A psychotic sniper plans a massive killing spree in a Los Angeles football stadium during a major championship game. The police, led by Captain Peter Holly (Charlton Heston) and SWAT ...
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Black Sunday is the powerful story of a Black September terrorist group attempting to blow up a Goodyear blimp hovering over the Super Bowl stadium with 80,000 people and the president of the United States in attendance.
American based Federation World Airlines has just acquired a Concorde jet, which will make its inaugural commercial flight from Washington D.C. to Paris and then to Moscow as a goodwill ... See full summary »
A psychotic sniper plans a massive killing spree in a Los Angeles football stadium during a major championship game. The police, led by Captain Peter Holly (Charlton Heston) and SWAT commander Sergeant Button (John Cassavetes), learn of the plot and rush to the scene. Still, they may be too late, as an all-star cast finds itself lined up in the sights of a gun-toting madman. Written by
Tim Tompkins <email@example.com>
The name of the sports stadium was the real-life Los Angeles Memorial Coliseum. The venue can be seen sporting Olympics Rings on its exterior wall adjacent to the arena's name. Los Angeles had unsuccessfully bid for the Olympic Games in 1976 which was the year the film was released; they were held in Montreal, Quebec. Los Angeles had hosted them in 1932, held them again in 1984, and had also unsuccessfully bid to host them in 1980. At the time the movie was made and released, Los Angeles had not yet been elected as the 1984 Olympics Host city as the vote did not occur until May 18, 1978. Four years prior to this sniper stadium disaster movie, the Palestinian terrorist group Black September held Israeli athletes hostage at the Munich 1972 Summer Olympic Games, this being the subject of the Academy Award winning documentary One Day in September (1999). See more »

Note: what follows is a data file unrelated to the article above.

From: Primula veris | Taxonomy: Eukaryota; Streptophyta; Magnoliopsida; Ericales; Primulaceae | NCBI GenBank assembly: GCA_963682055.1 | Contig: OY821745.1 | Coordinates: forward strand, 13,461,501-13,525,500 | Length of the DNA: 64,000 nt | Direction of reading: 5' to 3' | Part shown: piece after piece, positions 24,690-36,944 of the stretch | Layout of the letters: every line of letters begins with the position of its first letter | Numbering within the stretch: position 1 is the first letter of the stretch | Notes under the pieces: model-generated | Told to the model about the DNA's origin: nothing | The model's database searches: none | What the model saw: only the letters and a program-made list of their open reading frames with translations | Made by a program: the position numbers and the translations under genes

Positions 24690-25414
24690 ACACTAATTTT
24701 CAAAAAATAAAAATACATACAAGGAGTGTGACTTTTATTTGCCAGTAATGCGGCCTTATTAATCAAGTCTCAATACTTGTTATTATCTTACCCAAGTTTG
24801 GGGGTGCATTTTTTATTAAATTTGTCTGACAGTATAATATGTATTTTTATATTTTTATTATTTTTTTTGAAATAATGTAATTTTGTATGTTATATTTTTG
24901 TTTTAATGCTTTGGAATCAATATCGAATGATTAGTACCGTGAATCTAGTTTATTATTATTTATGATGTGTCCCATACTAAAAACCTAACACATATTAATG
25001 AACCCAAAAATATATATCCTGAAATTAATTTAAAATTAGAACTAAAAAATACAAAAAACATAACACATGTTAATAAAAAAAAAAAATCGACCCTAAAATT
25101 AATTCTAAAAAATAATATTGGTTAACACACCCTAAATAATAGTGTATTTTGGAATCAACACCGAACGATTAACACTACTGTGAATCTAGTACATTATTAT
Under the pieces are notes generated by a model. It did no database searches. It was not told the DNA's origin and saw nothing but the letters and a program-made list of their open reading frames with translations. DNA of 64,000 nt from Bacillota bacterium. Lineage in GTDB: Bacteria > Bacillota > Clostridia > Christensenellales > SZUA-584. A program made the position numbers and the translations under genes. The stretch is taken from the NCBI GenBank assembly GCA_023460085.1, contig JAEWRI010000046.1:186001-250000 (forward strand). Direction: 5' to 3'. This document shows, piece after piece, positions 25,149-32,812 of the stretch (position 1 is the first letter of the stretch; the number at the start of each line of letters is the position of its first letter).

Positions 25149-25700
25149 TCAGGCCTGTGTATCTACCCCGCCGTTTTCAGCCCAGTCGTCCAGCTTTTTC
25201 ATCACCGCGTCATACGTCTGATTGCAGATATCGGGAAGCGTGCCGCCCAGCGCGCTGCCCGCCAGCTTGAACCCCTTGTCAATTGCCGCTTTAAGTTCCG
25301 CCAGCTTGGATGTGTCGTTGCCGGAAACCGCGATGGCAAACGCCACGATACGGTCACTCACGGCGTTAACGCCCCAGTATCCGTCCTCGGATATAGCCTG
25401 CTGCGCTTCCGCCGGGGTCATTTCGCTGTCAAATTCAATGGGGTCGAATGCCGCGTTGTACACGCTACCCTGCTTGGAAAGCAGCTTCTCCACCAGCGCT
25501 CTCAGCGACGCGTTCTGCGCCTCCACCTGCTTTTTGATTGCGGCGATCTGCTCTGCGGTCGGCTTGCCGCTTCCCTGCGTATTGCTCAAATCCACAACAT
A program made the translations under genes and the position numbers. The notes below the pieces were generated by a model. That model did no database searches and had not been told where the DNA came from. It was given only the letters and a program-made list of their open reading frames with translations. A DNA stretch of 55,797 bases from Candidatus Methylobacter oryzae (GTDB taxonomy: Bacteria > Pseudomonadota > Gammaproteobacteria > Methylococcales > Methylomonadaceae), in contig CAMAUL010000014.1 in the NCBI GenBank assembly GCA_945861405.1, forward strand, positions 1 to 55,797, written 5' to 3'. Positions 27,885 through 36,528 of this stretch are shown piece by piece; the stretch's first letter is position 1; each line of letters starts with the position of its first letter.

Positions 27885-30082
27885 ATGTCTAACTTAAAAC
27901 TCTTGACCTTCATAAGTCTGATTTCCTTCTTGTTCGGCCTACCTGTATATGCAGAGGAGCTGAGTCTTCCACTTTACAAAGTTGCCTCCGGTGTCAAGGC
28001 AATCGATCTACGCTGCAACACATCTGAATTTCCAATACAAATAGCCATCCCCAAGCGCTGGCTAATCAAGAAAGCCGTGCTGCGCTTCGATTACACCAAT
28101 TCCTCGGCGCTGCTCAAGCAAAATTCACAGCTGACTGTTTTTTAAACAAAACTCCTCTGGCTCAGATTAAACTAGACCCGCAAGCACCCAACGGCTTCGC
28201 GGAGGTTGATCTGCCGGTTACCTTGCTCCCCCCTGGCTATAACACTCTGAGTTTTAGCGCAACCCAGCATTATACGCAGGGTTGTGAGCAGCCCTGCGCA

Baltimore's first score is a long pass play for a touchdown, but when the replay is being shown in the police station Capt Holly (Charlton Heston) refers to the play as "hell of a run". See more »
He's a hell of a charmer. Just make sure his hair doesn't fall in your drink.
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The sheer atmosphere of this film tells the tale right off the bat. First off all, we see the sniper shoot a man riding a bike for no reason. This is to show us that this man is really nothing but a psychopath, and we have no choice but to hate him for the remainder of the film.
Charleton Heston, Hollywood's most conservative actor (my kind of guy!) decides to try to take the sniper out when he sneaks into a football game and spend the majority of the film looking at people through his rifle scope. With the help of John Cassavettes and his team of SWAT supermen, the cops try to figure some gameplan to stop the sniper before he opens fire on the crowd.
The film itself is uneven, (don't even try to watch the tv version) but you will be cheering for the good guys when the two minute warning is called. By the way, for the reviewer who dissed this movie two reviews ahead of me, quit reading to far into things! The sniper is a cold blooded killer; from when we see him shoot the bicyclist we know he has a compeupance in store for him. I don't want to feel sorry for him!
Anyway, this is a decent movie to watch on a slow day. By the way, for all the people who thought that slasher movies invented first person perspective camera work of seeing what the killer sees, obviously they never saw this movie. I think this was the first time in Hollywood the camera tried to show such a perspective.
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